Mrs. Currie

Why should they?

Mrs. Beckett

Why should they not? Why should poor families, dependent on the benefit system, be charged in this way when earning children in better off families do not have to make a contribution? I see no justice in that, and I find it hard to understand how the hon. Lady sees any justice in it.

Mrs. Currie

Is the hon. Lady really saying that families in which people earn a lot of money should have unlimited tax relief on their mortgages? I correct her if she is under that misapprehension. Is she suggesting that such families do not pay tax on their income? They do; and they pay a higher rate. What she has just said is a little misleading.

Mrs. Beckett

The hon. Lady cannot have thought through what she has just said. Of course I recognise that such people pay taxes, as do the working young adults in the families we are discussing. What I am saying is that the mortgage tax relief received by the better off parents is unaffected by the earnings of their children. That is the point. If the hon. Lady has not grasped it, she should stay out of the debate.

The problem is that these regulations, as is so often the case, are a hotchpotch, a mess, and unnecessary. They are introduced in a panic, because the Government read a story in a newspaper that someone might be able to extract more money, but they did not realise that they had the means to stop that under existing regulations. They have been tabled with what one can only describe as a degree of vindictiveness to try to prevent people from gaining a small degree of relief from the exorbitant charge—by anyone's judgment, including that of the SSAC—that the Government have imposed upon them through these non-dependant deductions. They are tabled on the criterion which seems to be the only one about which the Government care—cutting public expenditure.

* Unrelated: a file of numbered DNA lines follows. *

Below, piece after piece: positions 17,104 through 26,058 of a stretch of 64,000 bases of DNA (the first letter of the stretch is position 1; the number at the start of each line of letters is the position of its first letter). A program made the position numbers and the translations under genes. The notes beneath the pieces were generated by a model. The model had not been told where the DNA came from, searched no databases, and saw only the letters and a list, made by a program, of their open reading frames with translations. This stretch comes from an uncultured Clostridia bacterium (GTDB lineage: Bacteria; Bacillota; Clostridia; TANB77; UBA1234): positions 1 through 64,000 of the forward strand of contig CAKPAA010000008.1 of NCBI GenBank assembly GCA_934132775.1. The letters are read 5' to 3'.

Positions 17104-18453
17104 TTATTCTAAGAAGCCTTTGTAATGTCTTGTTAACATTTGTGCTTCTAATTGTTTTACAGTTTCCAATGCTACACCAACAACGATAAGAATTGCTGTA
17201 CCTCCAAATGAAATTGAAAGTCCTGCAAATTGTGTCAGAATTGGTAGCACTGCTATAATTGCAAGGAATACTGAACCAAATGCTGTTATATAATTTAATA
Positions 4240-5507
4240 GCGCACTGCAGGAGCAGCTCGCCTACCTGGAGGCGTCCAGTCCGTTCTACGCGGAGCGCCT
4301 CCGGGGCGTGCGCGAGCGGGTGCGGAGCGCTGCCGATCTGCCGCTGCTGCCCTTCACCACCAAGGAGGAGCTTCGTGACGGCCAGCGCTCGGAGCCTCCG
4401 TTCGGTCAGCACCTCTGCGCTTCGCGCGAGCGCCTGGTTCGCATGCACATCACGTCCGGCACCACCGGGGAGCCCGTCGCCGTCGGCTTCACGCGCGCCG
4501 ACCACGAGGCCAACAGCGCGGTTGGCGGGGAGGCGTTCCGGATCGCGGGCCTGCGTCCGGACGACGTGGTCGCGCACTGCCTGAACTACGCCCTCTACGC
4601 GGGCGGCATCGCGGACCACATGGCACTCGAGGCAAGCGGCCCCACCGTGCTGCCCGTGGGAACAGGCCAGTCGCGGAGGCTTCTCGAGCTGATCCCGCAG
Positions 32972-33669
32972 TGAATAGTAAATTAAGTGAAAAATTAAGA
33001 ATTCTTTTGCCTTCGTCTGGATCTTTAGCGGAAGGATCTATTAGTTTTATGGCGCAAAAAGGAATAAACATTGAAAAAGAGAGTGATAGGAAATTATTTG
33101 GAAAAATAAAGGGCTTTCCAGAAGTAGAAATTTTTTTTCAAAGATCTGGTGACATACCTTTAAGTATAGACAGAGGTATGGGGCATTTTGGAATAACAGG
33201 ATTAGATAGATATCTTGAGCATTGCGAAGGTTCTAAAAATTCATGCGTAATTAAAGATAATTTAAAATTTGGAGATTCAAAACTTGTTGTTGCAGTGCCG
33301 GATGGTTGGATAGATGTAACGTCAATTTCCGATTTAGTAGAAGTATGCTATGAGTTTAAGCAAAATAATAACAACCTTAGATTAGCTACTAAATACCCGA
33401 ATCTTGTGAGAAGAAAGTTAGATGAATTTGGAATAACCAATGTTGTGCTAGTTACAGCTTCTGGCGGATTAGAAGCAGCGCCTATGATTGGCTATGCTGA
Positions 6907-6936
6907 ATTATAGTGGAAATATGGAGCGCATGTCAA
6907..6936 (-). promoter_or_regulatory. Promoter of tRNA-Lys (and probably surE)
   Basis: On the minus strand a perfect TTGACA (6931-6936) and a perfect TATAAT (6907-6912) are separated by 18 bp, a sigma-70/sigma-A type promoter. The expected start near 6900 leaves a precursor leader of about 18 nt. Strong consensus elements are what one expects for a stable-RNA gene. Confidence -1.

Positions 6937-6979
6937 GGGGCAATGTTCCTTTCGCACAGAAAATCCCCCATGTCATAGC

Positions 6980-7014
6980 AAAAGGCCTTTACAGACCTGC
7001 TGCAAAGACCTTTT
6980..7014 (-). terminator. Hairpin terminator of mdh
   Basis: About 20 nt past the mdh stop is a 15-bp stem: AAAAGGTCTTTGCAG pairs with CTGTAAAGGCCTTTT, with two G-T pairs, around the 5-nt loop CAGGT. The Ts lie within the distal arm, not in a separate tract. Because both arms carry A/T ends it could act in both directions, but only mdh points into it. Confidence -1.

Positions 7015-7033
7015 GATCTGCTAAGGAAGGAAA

The regulations have produced and will produce neither effectiveness nor justice, and that is shared by most of the other policies of the Government.

11 pm

The Minister for Social Security (Mr. Tony Newton)

It has been an interesting and rather instructive debate, although there was a moment when I did not care to he in the direct line of fire between Derby, South and Derbyshire, South.

As is clear, the regulations put into effect a number of changes in relation to housing benefit, to establish what had always been thought to be and was intended to be the position rather than to make savings in public expenditure in the way that the hon. Member for Derby, South (Mrs. Beckett) suggested. They were intended to prevent a rise in public expenditure that might otherwise have taken place.